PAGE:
When I heard the translation for ras el hanout it made total sense to me.
If you’ve ever visited a spice market in Europe, Morocco, or somewhere in the Mediterranean, then you may have wandered into a spice market yourself. The one I experienced was in Greece and it was shelves and shelves of spices. Some were pure ground spices, while others were seeds. There were even familiar mixes of spices like Shawarma seasoning. Even still there were actual barrels of dried herbs and nuts. It was overwhelming to the senses and as a cook and baker, I could have spent hours exploring the spice market.
Ras el hanout seems to be a product of a traditional spice market — a blend of spices pulled by the market owner to create an entirely new, all-seasoning spice blend. You can purchase a pre-made ras el hanout blend, or like me, you can make your own blend at home (which I share in the recipe below). I have a pretty well-stocked spice cabinet, so to assemble ras el hanout I simply had to measure & mix. I used this recipe as inspiration for my homemade ras el hanout which as I mentioned, included most of the spices in my cabinet! My recipe below makes about a quarter cup of seasoning which you can store for a few months in your cabinet along with your other spices to remake this recipe in the future.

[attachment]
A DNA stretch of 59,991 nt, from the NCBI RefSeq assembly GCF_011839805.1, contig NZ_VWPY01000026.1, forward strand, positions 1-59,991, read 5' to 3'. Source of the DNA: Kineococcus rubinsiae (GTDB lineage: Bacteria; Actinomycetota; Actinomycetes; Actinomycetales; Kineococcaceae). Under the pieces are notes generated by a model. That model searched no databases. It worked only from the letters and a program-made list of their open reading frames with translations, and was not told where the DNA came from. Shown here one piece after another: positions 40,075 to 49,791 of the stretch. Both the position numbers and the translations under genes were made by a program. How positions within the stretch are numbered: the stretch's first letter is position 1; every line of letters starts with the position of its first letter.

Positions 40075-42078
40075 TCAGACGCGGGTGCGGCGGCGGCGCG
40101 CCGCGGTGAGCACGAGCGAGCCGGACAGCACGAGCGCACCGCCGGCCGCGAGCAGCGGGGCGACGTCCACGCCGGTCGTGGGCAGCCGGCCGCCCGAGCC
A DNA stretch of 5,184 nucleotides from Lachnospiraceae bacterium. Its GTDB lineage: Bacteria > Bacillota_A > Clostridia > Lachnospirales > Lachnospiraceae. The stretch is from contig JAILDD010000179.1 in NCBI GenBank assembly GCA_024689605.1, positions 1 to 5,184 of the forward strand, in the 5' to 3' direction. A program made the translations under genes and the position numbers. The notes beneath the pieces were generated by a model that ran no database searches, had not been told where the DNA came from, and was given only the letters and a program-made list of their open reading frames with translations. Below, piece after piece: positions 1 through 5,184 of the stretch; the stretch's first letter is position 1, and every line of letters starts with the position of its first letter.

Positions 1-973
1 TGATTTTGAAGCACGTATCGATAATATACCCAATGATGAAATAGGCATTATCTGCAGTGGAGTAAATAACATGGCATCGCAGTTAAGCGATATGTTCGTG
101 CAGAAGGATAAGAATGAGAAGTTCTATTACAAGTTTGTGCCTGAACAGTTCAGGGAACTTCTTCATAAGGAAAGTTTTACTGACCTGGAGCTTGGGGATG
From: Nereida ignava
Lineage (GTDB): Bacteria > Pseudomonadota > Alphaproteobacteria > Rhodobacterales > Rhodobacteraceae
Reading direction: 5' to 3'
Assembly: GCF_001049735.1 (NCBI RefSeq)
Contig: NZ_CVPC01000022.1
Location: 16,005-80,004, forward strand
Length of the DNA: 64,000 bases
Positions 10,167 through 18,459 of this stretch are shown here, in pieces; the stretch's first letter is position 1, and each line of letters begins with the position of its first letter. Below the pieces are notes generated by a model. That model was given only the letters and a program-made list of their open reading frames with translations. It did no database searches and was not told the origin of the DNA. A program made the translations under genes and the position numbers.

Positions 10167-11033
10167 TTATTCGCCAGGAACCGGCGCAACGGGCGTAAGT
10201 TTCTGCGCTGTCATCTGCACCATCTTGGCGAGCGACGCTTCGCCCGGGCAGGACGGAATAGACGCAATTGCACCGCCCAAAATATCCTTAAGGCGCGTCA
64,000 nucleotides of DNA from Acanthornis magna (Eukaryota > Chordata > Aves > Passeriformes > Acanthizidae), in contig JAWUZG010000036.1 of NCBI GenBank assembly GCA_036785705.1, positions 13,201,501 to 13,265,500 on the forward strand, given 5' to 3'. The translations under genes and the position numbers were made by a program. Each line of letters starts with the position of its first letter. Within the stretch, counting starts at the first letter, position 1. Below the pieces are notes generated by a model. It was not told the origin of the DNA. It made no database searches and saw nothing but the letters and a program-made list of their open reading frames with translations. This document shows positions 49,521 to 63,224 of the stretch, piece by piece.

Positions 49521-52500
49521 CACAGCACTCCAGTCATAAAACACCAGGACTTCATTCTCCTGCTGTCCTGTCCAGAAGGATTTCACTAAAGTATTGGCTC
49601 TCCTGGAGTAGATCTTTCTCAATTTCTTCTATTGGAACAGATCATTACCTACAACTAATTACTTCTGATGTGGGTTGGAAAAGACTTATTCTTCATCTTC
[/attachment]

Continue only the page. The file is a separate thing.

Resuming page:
The other unique spice in this recipe is sumac, another Moroccan / Mediterranean spice made from the berries of a bush found in the Middle East & Europe. Sumac has a beautiful, purple-pink color to it and it’s unlike any other spice I’ve come across. I was lucky enough to get my sumac from a friend after her trip to Turkey but you can find the spice online or at specialty spice markets like Spices at Penzeys.
I highly encourage you to invest in sumac. Because it’s so unfamiliar in American cuisine, I find myself obsessing over its earthy, sweet & sour flavor! Besides using it in this recipe for Baked Moroccan Chicken Thighs, I’ve also mixed it into a simple olive oil & vinegar dressing and swirled into cream cheese for a unique morning treat spread on a bagel!